Law school is a stressful three-year endeavor. And at the end of that experience, many students go right into studying for the bar exam to become bar-certified attorneys in their state. But even with all the bar prep classes, you can muster, this comprehensive exam is one of the most difficult you will ever encounter. Some of the most famous people have failed the bar exam on the first try, including Michelle Obama and John F. Kennedy. It’s nothing to be ashamed of, but there are some common mistakes that recent law graduates make when studying for and taking the bar exam. Let’s take a closer look.
Not Enough Practicing
The bar exam is intense by design, so it’s not a test you can get away with by winging it. You need to practice, practice, and practice some more. Some people practice for the bar exam for several months leading up to the test by reviewing processes, taking practice tests, and reading up on the categories of law typically on the exam.
Not Course Correcting
Another reason for failing is not course correcting when something isn’t working. Maybe you decided that you could learn everything on your own through online training, but a bar prep class may be a better fit for your learning style if you aren’t retaining the information. Don’t be afraid to mix it up and try something new if you’re feeling stuck.
Not Knowing the Law
The bar exam is about knowing specific laws without the resources to read and find things during the exam itself. You’ll learn the categories of law that are tested, but it’s your job to study those cases and understand the law itself enough to answer questions or write about it in the various sections of the exam.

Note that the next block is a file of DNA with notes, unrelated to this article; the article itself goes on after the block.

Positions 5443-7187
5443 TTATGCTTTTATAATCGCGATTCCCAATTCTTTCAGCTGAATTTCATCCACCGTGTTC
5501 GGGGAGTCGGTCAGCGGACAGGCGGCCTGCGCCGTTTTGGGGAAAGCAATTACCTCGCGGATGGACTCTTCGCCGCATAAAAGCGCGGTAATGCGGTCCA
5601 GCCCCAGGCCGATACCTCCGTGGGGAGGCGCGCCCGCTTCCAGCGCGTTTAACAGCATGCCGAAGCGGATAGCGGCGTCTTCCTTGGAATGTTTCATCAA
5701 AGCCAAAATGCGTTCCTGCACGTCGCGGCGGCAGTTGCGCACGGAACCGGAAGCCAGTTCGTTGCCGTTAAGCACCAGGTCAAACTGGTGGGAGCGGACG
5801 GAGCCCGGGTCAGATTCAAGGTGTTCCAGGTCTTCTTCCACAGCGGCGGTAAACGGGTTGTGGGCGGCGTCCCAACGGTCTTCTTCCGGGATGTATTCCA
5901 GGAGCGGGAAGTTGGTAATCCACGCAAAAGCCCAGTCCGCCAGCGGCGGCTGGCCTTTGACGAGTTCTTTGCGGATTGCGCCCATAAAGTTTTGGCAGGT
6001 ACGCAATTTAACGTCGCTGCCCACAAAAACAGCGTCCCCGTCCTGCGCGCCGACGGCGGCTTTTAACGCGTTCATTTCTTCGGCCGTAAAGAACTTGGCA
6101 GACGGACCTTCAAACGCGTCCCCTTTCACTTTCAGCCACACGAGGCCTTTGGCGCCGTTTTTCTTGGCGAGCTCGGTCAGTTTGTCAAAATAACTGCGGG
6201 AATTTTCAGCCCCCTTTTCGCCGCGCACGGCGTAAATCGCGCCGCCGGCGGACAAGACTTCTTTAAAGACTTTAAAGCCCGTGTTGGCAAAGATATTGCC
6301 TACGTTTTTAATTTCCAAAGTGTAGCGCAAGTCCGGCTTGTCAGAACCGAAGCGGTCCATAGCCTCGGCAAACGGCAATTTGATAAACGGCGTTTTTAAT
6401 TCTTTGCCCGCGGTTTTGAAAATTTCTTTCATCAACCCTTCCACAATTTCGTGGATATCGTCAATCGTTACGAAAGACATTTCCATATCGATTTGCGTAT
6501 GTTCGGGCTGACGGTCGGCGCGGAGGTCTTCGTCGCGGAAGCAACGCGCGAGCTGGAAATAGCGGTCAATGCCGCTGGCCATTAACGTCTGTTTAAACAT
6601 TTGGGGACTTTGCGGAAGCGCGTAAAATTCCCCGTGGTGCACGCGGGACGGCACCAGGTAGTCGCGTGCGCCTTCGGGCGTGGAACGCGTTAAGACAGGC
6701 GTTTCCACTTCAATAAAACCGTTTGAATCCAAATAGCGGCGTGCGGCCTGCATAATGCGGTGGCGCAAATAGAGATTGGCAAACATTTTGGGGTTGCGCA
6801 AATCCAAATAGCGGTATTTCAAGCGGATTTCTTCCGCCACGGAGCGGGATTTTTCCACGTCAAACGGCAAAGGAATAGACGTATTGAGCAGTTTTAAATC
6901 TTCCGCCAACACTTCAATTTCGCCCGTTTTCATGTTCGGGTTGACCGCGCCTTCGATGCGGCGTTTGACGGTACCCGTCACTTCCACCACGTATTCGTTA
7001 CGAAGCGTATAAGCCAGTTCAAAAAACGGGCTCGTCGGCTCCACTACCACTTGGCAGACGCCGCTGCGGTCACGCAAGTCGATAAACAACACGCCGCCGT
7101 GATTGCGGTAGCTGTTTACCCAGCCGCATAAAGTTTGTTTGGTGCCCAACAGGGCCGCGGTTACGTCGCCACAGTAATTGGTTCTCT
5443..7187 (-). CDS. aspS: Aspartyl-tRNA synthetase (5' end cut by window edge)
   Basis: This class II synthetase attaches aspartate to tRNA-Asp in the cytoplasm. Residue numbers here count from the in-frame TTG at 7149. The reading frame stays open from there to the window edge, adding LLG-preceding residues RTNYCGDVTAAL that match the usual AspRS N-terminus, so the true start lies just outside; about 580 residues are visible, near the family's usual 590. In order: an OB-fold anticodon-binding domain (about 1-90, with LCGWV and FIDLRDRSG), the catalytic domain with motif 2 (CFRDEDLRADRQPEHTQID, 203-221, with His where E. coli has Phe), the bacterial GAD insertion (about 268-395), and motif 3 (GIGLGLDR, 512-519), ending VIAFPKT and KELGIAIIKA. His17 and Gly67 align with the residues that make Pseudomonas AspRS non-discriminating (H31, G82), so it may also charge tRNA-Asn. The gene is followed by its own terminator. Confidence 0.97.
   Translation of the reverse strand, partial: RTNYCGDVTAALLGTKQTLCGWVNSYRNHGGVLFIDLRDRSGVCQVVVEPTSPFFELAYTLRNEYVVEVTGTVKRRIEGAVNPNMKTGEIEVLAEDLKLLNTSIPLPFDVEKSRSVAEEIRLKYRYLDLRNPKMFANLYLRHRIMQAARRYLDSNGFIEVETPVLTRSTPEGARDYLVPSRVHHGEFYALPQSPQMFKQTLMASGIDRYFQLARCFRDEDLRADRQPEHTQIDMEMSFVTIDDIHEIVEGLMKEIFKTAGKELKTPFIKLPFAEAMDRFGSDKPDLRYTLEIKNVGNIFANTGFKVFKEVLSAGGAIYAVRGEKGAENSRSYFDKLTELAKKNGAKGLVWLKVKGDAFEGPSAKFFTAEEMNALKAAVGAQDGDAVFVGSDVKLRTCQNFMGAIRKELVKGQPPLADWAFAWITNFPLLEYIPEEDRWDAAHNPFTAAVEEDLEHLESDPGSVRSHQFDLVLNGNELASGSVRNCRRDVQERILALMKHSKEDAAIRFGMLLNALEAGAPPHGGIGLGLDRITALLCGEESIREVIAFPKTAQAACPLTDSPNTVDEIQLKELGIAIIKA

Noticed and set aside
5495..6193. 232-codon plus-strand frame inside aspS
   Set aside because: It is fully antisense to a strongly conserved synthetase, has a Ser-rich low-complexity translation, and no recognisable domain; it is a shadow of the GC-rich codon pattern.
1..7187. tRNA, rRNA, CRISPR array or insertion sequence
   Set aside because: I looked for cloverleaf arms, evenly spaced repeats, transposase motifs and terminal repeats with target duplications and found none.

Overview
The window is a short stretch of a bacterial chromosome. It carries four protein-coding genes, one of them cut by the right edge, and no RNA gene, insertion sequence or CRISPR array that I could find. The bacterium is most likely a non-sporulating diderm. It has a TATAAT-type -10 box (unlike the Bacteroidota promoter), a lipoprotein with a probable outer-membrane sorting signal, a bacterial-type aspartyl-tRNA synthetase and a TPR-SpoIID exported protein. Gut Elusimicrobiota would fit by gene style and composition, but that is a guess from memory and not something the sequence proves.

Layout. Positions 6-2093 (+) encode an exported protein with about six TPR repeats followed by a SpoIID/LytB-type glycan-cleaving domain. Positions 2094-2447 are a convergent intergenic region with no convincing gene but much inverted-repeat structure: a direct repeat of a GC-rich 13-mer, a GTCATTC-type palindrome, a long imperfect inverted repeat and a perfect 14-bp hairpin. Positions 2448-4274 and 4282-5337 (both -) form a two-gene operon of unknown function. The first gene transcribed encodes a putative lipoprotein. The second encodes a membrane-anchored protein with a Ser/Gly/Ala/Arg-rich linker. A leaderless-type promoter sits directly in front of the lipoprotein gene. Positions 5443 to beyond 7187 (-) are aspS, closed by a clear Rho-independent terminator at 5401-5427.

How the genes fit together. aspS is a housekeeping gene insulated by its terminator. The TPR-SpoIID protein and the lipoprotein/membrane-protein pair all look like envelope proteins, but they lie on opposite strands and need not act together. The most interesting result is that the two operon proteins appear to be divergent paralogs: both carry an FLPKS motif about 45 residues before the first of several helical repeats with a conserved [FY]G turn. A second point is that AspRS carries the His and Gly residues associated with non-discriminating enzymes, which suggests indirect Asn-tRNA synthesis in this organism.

Not Practicing Time Management
Time management skills can make or break your bar exam experience. Most states use the Uniform Bar Exam or UBE. This is split into three sections: the MBE or Multistate Bar Examination, The MEE or Multistate Essay Examination, and the MPT or Multistate Performance Test. Each one will have a time limit. Only the MBE is multiple choice, the other two sections are essays, and you could get so caught up in the details that you run out of time to write your answer. Practicing these sections within the time allowed will help you hone these skills.
Of course, one cause for failing the bar exam is not your preparation at all. You can know everything and be ready to rock, but anxiety can cause you to make mistakes or freeze when you know you need to pay attention to the time. Calming your anxiety before this test can be easier said than done, but it may be critical to your success.
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